European Union leaders agreed Friday to open crucial talks on a future relationship with Britain once it leaves the bloc, but warned it would be “dramatically difficult” to reach a deal before Brexit in 2019.
The leaders of the 27 other member states met without British Prime Minister Theresa May to endorse an interim deal on the terms of the separation, and approve the next stage of discussions.
EU President Donald Tusk said afterwards that the bloc would open “exploratory contacts with the UK to get more clarity on their vision” for ties after Brexit.
But while talks will begin in January on a post-Brexit transition period, the EU’s guidelines state that actual negotiations on the future relationship — including trade — will not start until March.
Tusk said the next stage would be even harder than the tortuous six months of negotiations that led to last Friday’s interim accord on Britain’s financial settlement, expatriate rights and the Irish border.
Asked if a final deal could be achieved by the time Britain leaves on March 29, 2019, he cautioned that it was “still realistic and of course dramatically difficult”.
May, who had left the summit in Brussels after dinner on Thursday night, expressed on Twitter her thanks to Tusk and European Commission President Jean-Claude Juncker.
“Today is an important step on the road to delivering a smooth and orderly Brexit and forging our deep and special future partnership,” she said.
As he arrived for the talks, Juncker — who sealed the deal with May on December 8 after tense all-night talks — said the British premier had made “big efforts”.
But he also warned that the next stage “would be much harder than the first phase, and the first phase was very hard”.
German Chancellor Angela Merkel added that while progress had been made, the negotiations ahead would be “even tougher”.
She had warned earlier that “there remain many issues to be solved and we don’t have much time”.
– ‘Well on the road’ –
EU leaders took just 15 minutes to approve last week’s deal and negotiating guidelines, saying there had been “sufficient progress” and agreeing that the second phase of Brexit talks could begin.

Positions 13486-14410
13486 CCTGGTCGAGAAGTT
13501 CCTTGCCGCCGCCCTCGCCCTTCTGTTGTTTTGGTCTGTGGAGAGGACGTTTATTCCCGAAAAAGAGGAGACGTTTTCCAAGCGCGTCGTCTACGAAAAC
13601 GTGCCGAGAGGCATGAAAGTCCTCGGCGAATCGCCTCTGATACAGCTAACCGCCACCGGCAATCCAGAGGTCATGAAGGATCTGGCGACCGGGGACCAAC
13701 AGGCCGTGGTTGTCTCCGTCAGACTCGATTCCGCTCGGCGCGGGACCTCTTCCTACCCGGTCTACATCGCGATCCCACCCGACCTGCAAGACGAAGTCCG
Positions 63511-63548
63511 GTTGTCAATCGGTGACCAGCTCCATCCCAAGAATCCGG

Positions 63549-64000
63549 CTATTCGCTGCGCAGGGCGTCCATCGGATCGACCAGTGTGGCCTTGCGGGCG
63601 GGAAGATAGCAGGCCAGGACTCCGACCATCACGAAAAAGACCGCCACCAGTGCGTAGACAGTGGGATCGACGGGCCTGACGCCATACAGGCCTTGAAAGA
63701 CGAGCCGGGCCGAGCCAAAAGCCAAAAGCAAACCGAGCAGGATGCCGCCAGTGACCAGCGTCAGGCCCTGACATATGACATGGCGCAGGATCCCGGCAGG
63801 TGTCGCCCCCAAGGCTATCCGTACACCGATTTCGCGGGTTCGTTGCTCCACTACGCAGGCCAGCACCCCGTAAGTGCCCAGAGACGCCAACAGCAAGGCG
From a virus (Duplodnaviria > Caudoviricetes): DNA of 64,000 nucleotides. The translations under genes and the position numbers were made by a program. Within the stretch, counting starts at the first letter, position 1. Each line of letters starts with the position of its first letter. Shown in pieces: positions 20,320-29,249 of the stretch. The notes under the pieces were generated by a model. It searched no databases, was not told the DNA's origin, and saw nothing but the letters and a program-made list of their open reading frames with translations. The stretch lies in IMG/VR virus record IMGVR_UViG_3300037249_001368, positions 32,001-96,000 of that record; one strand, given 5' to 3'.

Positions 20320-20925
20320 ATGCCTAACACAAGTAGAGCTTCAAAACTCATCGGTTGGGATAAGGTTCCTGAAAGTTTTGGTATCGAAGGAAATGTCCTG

May said Friday that negotiations on Britain’s future relationship with the EU would begin “straight away”.
“I am pleased that it has been agreed that we should make rapid progress on an implementation period, which will give certainty to businesses and individuals,” she said.
“There is still more to do but we are well on the road to delivering a Brexit that will make Britain strong, prosperous and secure.”
British officials are hoping for a deal by March on a two-year transition out of the bloc, during which their relationship would largely stay the same.
They also want to agree a new trade deal before Brexit, though the EU guidelines state this cannot be signed until after Britain leaves the bloc — and officials warned it could take years to do so.
Options for a future relationship include following the model of a recent EU-Canada trade deal, or Norway’s membership in the European Economic Area.
An EU source said Friday that Britain would also be able to negotiate trade deals with other non-EU countries during the transition but not sign them — a condition London is likely to contest.
– ‘Test of EU unity’ –
May received polite applause when she addressed EU leaders at a summit dinner on Thursday, and several of her counterparts praised her role in securing progress.
She has struggled to assert her authority in recent months, and just hours before the summit had suffered a humiliating parliamentary defeat over her Brexit plans thanks to rebellious lawmakers in her own Conservative Party.
But in a welcome move on Friday, these same rebels tabled a new, more conciliatory, amendment on the exact timing of Brexit to the draft withdrawal legislation, which should avert another House of Commons vote loss for May next week.
It proposes allowing ministers to amend the date and time of Brexit, which the government wants to fix in law as 11pm of March 29, 2019 but rebels had opposed.
Hungarian Prime Minister Viktor Orban said she was “a tough leader in the interest of Britain”.
Dutch Prime Minister Mark Rutte, who earlier described May as a “formidable political operator”, said the British had been “smart” by trying to negotiate directly with individual EU leaders, while noting that the Europeans had held their position.
But Tusk has warned that the next phase of talks will be the “real test of our unity”.